Can you tell us a little bit about your background/history that has led you to this point?
Community Farmers Markets was founded in 2011 by leaders in the local food movement in Atlanta, GA to meet the demand for more efficiently-managed, community-based, sustainable farmers markets. These stakeholders included farmers and local leaders who worked for a more vibrant local food system and who had special interests, talents, or resources to build a stronger local food movement. CFM is a registered 501(c)3 nonprofit organization that serves thousands of shoppers annually and hosts over 100 vendors at its five weekly markets.
CFM has a unique, three-tiered approach to food access through:
1) Distribution of food (at local outdoor markets and Fresh MARTA Markets).
2) Education. To consumers about the food through educational outreach programming, and to vendors via professional development.
3) Financial incentives to purchase the food through SNAP (aka Food Stamps) matching program.
How does sustainability play a role in your brand/product development? How important has this been to consumers?
Sustainability is important in 3 aspects of CFM’s work: supporting our vendors, regenerative agriculture, and the local economy. The success and consistency of the local small businesses are an integral part of CFM’s success. In addition to maintaining the markets where vendors sell their food and art, CFM features vendors in advertising, and facilitates a Vendor Support Program that includes resources and funding for business development.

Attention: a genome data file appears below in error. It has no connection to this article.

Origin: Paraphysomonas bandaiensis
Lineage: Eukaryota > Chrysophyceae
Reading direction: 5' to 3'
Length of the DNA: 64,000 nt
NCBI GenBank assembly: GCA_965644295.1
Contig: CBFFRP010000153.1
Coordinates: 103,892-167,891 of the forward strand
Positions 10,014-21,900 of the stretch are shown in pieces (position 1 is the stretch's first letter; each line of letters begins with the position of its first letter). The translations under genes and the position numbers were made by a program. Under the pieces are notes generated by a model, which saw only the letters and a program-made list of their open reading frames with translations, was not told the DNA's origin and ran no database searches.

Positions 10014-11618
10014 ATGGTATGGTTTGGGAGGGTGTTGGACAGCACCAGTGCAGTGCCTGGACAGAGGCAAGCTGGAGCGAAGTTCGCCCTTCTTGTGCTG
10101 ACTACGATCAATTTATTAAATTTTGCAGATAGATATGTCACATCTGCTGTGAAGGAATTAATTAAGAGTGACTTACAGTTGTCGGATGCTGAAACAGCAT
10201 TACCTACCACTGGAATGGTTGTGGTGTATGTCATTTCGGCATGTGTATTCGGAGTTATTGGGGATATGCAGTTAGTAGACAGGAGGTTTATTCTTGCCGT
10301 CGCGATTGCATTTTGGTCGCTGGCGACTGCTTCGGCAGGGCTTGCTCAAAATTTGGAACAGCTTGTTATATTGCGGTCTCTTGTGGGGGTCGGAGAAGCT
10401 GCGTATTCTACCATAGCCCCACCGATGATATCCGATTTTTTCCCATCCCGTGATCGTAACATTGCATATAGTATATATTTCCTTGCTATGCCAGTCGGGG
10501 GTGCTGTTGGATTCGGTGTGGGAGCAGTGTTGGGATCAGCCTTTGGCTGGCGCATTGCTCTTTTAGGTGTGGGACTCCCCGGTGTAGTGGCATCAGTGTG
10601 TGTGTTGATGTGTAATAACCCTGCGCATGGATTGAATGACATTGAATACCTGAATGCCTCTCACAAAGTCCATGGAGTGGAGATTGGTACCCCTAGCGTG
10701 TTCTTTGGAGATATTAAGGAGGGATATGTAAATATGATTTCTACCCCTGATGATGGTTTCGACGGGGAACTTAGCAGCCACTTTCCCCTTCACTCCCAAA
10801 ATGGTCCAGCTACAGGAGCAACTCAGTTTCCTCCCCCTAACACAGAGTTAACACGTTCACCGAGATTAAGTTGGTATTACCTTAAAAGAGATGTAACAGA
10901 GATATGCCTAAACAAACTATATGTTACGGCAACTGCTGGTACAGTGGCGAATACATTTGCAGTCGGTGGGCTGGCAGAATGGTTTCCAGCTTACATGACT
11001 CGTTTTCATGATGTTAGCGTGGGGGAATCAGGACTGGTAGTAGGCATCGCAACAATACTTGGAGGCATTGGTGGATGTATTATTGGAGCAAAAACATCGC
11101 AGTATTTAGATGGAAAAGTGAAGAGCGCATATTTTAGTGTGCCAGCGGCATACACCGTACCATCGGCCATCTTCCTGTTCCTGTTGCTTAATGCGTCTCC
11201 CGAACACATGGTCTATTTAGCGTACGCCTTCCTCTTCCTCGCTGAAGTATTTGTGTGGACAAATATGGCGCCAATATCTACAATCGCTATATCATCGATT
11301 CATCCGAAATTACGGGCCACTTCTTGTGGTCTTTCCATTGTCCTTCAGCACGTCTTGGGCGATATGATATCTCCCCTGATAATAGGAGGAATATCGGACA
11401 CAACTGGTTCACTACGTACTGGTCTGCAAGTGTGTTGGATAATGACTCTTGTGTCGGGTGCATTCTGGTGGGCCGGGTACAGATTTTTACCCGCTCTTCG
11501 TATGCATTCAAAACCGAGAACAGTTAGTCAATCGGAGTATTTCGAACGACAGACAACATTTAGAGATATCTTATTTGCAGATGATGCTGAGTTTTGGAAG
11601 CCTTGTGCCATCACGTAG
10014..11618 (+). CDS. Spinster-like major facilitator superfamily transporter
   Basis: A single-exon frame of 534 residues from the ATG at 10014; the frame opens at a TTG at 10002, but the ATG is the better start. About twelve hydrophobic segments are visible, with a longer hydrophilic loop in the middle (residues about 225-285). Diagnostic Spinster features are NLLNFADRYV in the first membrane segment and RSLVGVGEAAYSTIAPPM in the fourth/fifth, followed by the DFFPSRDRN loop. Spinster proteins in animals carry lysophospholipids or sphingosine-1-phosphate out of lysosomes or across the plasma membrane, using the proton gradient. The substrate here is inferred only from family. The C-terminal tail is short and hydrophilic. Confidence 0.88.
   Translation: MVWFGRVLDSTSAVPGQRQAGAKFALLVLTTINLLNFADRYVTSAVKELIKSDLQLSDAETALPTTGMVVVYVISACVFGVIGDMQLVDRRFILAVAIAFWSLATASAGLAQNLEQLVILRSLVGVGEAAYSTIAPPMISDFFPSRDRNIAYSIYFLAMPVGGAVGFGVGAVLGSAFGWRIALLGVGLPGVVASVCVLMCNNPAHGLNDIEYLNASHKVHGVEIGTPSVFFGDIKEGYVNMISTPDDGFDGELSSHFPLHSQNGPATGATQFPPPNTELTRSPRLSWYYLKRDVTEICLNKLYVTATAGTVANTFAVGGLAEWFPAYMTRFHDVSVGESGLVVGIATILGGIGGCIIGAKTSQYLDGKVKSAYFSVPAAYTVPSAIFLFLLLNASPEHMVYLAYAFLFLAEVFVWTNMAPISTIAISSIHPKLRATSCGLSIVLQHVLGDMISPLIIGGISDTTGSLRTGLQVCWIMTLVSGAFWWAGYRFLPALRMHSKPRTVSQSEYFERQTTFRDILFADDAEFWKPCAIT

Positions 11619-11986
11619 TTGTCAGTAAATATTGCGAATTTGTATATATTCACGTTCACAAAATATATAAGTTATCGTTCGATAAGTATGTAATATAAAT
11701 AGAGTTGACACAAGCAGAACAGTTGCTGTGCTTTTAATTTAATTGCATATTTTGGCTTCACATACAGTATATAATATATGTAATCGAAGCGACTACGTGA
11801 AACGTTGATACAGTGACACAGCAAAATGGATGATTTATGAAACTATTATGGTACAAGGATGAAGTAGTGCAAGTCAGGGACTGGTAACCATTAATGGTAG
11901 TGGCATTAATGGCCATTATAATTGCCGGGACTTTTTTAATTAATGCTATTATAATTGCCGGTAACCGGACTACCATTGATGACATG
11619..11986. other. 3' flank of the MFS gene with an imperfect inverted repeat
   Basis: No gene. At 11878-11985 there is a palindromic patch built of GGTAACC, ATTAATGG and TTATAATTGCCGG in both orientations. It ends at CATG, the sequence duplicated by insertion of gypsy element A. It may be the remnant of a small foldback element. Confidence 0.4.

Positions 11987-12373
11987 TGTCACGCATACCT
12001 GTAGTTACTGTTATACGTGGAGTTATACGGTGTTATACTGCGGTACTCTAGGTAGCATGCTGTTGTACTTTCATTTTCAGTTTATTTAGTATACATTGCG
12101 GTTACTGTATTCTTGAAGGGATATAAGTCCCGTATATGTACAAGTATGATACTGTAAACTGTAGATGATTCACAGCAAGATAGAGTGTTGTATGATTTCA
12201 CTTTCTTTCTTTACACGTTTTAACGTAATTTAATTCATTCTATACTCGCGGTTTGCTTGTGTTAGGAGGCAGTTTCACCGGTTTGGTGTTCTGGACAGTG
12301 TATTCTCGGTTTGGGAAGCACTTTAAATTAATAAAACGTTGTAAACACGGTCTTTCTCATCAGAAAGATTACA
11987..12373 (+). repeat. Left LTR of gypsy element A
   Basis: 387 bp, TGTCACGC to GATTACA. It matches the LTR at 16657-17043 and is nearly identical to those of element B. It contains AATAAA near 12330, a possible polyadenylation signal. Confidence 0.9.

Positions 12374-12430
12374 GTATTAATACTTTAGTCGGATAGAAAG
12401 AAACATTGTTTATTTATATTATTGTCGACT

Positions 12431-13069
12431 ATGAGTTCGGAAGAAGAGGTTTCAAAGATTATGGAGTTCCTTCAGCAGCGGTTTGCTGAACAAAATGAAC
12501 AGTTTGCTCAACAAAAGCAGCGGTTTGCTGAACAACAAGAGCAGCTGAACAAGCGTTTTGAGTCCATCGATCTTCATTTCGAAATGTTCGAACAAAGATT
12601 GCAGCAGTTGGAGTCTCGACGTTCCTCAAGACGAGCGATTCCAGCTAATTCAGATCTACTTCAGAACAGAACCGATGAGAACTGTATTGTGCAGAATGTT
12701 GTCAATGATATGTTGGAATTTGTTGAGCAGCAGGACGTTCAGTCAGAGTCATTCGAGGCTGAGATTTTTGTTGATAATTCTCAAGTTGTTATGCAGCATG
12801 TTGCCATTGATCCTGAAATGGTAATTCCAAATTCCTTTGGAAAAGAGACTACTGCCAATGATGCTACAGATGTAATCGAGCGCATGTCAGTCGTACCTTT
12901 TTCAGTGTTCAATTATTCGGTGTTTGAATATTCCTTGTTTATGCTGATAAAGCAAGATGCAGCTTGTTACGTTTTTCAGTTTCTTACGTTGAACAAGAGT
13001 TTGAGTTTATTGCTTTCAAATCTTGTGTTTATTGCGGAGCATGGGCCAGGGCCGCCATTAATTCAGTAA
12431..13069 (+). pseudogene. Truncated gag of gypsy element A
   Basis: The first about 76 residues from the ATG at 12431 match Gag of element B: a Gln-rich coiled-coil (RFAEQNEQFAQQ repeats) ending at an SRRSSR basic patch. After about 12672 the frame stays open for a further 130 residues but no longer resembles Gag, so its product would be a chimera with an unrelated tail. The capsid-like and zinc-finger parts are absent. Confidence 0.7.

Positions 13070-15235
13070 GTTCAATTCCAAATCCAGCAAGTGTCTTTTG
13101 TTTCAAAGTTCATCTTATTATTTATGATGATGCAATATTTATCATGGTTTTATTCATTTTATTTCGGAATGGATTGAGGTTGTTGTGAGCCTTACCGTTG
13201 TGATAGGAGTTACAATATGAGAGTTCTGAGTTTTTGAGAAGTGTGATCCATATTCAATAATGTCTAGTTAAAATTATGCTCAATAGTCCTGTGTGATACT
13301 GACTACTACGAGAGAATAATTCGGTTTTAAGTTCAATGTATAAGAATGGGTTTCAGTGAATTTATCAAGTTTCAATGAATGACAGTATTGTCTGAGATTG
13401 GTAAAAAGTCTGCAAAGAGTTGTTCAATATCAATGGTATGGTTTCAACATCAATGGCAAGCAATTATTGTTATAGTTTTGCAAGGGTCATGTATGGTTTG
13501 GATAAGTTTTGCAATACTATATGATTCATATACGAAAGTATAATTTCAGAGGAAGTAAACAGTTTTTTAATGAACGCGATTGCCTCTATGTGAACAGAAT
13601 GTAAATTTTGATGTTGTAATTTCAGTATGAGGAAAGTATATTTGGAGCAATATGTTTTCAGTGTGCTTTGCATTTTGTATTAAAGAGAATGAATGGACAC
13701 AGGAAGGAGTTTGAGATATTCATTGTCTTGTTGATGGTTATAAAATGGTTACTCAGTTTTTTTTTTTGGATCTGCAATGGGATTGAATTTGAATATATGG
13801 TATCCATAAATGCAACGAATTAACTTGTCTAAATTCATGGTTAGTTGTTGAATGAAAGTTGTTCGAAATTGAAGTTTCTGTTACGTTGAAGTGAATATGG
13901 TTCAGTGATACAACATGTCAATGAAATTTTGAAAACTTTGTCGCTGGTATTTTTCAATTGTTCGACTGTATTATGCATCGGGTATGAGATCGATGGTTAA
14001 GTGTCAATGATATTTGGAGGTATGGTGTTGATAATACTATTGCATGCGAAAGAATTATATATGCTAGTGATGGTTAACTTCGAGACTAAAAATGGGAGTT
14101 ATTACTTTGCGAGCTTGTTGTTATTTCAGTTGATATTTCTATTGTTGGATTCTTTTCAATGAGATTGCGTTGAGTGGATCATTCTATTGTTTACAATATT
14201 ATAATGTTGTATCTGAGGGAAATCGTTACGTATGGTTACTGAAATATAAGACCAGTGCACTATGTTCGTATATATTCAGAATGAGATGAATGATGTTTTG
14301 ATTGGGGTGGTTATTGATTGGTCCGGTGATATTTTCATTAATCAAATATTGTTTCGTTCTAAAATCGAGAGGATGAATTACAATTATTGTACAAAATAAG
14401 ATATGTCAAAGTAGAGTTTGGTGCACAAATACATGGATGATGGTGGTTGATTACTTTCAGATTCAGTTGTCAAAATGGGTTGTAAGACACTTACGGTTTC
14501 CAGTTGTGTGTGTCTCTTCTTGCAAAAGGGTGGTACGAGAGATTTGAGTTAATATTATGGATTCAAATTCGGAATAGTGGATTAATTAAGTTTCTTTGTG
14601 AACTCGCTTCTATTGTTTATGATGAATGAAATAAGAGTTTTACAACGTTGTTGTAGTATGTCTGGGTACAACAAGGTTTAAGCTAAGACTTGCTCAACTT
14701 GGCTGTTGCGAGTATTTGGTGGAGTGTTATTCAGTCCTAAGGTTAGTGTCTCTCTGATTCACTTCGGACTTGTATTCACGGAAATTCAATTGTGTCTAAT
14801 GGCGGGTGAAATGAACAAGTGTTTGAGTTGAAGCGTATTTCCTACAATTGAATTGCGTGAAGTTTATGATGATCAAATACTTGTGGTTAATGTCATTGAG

When selecting vendors, CFM looks for farms that are organic (certified or otherwise), Certified Naturally Grown, practitioners of sustainable agriculture. Use of any pesticides, herbicides, GMO seeds, or synthetic fertilizers must be disclosed during the Vendor Application process. These kinds of agriculture enrich the soil and store carbon, thus sustaining future bounty and healthy land/water resources. Additionally, CFM’s requirement that vendors are based within 200 miles of the market significantly reduces the carbon footprint relating to transportation of the food.
The economic model of the farmers market ensures that the money spent stays in the community, stimulating the local economy, and generating jobs. According to the USDA, when comparing locally-sold produce versus mainstream-supply-sold produce: “In all five cases, nearly all of the wage and proprietor income earned in the local market chains is retained in the local economy.”
We have a wide range of consumers who are drawn to our markets for the atmosphere, the seasonal and local food, and/or the personal connection with vendors. Keeping our quality standards is important as customers trust us to host vendors who are indeed local and use (or grow) regionally-sourced, sustainable ingredients. Finally, as a nonprofit, events facilitator, and food source for our communities, we hope to continue for many years to come (sustainably!).
What are your thoughts on the future role sustainability plays both professionally in business and in our everyday lifestyle choices, in regards to the future health of our planet?
We believe in the concepts of “voting” with your fork and your wallet. Each food purchase we make is in support of the growers, supply chain, and carbon footprint that brought the food from soil to your mouth. When we purchase food with non-reusable/non-recyclable packaging, or meat produced in inhumane conditions with questionable labor practices, or purchase conventionally-grown vegetables sprayed with pesticides and herbicides, or even organically-grown food transported many miles, or fast food, we are directing our hard-earned income to support big agriculture and big business.